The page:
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January 26, 2010
Vol. X, No. 2


"Taking Bach's Name In Vain"
Right before Christmas, an article appeared in The New York Times profiling the new pipe organ at Rochester, NY's Christ Church, commissioned by the organ faculty of the Eastman School of Music. Well, new as in new in 2008. I'm not sure why the article was only then appearing but my first thought was "What a nice Christmas present for organists from The New York Times. On a closer read, however, I found myself quite upset with the article, ignoring thoughts like "I should just be glad it wasn't a digital organ" and "There's no such thing as bad publicity."
"New Pipe Organ Sounds Echo of Age of Bach"
http://www.nytimes.com/2009/12/22/science/22organ.html

To be clear, I wasn't upset about the organ so much as I was upset with the writer of the article. In order to make the article "interesting," the writer worked an angle on the story and that angle invoked the name Bach. Why drag Bach into it? Obviously, the Bach name 1) gets people's attention and 2) lends credibility to a project. But make no mistake, Bach had extremely little or nothing to do with this organ.

Case in point, the Casparini organ on which the Eastman replica was based was built in 1776 (26 years after Bach's death) which not only is not "in all respects a Bach-era instrument," it's even a stretch to call that period "late Baroque." The flimsy Bach connection is the fact that Casparini was a journeyman (day laborer) who helped build an organ that Bach tested and "could have" known him – not even may have, could have.

Let me back up a bit. According to the article, the organ faculty at Eastman set out to find and replicate "an organ from the high Baroque, preferably one that Bach himself had played." Well, that's not what they got. And that's fine. I'm sure they have a lovely instrument. But the article clearly takes the facts and spins them for the sake of the angle. Perhaps it's only a case of naiveté. After all, the writer, Guy Gugliotta, is typically a science writer for major newspapers and magazines, and indeed the article under discussion appeared in the Science section of the Times, not the Arts & Entertainment section.

But a writer needs to check his or her "facts" to make sure they are indeed facts. This is not an uncommon problem in the Press today and why I take with a grain of salt much of what I read in the Papers. Exactly one expert was consulted and that expert's opinion happened to be aligned with the angle of the article. A writer familiar with the field of organ building never would have allowed the "expert" assertions by Craig Whitney to go unchallenged. In fact, I found those assertions offensive as I'm sure many builders of fine organs everywhere would. Where was the balancing opinion of a non-associated organ builder or professional organist in this article?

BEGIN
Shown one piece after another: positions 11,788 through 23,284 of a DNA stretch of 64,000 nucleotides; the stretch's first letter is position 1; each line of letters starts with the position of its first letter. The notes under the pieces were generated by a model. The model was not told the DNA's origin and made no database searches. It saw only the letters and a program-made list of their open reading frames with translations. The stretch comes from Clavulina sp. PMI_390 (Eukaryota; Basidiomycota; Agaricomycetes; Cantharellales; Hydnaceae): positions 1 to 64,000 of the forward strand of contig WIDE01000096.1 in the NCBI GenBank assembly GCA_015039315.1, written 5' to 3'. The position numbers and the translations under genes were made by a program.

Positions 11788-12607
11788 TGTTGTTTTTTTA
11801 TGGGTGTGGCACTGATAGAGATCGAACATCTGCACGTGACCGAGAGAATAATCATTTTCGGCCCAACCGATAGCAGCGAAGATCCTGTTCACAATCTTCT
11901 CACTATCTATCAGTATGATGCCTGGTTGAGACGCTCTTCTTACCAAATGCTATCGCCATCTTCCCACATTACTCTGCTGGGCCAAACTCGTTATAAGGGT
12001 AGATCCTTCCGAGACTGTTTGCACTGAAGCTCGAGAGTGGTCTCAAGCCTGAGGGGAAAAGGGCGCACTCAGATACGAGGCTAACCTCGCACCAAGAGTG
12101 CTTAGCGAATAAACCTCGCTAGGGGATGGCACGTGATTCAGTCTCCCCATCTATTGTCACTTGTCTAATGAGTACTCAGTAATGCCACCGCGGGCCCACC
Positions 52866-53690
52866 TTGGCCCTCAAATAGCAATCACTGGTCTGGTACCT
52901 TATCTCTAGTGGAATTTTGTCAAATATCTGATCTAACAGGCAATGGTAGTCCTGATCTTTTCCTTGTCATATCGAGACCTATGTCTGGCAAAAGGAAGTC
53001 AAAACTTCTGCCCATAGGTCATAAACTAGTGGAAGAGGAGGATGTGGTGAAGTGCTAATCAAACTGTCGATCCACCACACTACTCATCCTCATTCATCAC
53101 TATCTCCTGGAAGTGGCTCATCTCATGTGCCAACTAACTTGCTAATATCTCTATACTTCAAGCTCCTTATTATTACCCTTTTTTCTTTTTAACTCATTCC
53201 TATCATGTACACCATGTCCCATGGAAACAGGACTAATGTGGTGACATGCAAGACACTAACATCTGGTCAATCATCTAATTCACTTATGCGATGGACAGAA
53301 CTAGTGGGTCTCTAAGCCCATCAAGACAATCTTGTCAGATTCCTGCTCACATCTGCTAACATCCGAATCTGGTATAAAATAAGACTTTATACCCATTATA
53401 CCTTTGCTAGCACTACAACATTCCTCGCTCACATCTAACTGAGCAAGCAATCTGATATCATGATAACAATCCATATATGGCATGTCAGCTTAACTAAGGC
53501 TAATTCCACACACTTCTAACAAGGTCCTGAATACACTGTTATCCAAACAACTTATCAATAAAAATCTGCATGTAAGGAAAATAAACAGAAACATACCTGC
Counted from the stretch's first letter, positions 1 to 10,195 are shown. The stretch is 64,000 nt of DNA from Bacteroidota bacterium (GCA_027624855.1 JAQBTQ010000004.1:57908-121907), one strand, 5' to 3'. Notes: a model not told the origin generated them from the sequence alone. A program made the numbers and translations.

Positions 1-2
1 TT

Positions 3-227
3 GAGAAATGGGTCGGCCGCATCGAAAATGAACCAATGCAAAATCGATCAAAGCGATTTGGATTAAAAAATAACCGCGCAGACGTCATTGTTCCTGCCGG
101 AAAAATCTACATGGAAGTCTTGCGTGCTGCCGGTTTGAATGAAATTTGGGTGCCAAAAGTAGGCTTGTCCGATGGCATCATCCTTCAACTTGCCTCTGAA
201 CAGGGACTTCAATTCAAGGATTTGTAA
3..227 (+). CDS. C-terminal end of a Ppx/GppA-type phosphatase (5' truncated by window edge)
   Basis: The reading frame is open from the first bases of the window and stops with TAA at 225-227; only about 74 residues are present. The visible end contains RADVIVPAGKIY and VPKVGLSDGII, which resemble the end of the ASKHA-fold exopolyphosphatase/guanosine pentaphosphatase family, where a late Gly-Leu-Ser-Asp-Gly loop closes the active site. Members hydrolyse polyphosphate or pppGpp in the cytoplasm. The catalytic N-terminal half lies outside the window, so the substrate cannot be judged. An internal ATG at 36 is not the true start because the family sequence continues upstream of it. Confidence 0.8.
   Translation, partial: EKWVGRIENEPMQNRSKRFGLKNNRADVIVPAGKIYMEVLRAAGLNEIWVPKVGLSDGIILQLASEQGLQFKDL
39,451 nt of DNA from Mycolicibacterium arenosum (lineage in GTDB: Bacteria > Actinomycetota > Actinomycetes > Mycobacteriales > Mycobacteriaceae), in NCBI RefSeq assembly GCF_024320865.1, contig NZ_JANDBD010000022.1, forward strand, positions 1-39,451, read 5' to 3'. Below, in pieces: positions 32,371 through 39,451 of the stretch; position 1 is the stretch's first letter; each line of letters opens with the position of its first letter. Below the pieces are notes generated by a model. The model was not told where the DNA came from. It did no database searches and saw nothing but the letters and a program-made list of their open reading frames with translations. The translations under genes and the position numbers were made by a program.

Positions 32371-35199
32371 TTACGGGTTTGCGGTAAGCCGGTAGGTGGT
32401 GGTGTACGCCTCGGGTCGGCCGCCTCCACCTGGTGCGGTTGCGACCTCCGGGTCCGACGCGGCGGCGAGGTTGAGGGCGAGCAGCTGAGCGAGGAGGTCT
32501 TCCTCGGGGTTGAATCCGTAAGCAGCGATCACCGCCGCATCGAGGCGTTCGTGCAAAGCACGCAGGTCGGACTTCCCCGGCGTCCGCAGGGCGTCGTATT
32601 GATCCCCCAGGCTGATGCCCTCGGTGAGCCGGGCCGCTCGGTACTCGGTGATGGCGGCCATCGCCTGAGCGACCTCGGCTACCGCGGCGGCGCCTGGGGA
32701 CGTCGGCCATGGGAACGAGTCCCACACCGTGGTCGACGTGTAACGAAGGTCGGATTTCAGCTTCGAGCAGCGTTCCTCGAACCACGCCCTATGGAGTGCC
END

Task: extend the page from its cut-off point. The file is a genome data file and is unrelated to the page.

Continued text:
Now, the writer doesn't deserve all the blame. I would suggest that the organ faculty of the Eastman School of Music isn't exactly innocent in the matter. I believe the following quote from Hans Davidsson, organ professor at Eastman, is evidence enough that they were drinking their own Kool-Aid:
"This completed project will provide the community with an organ more suitable for the music of Johann Sebastian Bach than anywhere else in North America."

Contrary to the opinions of Mr. Whitney and Mr. Davidsson, I would argue that organists were blessed with many great instruments during the 60s and 70s and continue to be today. I could be wrong but for the most part, I don't believe builders tried in the past or try today to build exact replicas so much they share the goal of building living and breathing instruments on which organists are able to perform the works of the Baroque era in a musical way. I'm not sure that the whole idea of replicating a historic organ in a different location doesn't go against the art of organ building altogether. After all, you're not running a science experiment; you're building a musical instrument.

So to sum up this tawdry tale, the Vilnius Organ is no Bach Organ and no such thing exists anymore, no matter how badly we would like it to. And despite the fact that Eastman picked out an organ the way that most people pick out furniture (specific size and shape for a pre-existing space), they ended up with an instrument that they are happy with. But above all, the experience has provided a lesson in the importance of approaching items in the Press with a critical eye. It's true that you can't just believe everything you read. However, where I will give credit to the writer Gugliotta is that his article served as a launching pad for me to take a wonderful excursion across the web to Vilnius, Lithuania. By the way, it's about 600 miles from Vilnius to Leipzig, by way of Poland. That's a long way from Leipzig. Anyway, here are some of the interesting websites I found:

Organs of the Casparini Dynasty: An Introduction to the Family
http://www.casparini.0nyx.com/Casparini/caspfram.htm
From there, if you click on "Adam Gottlob", then "Vilnius, Dominican church," you will end up at:
Vilnius, Dominikaner (Holy Ghost) church
http://www.casparini.0nyx.com/Casparini/casphfd4.htm

Historical Organs in Lithuania:
http://www.vargonai.lt/historical_organs.htm

Video of the condition of the Casparini Historic Organ in Vilnius in 2008:
http://www.youtube.com/watch?v=1j7xtaEVszs

And finally, info about and photos of the Eastman organ:
http://www.esm.rochester.edu/news/?id=482


Have a great week!

Dan Long
Editor, BACHorgan.com


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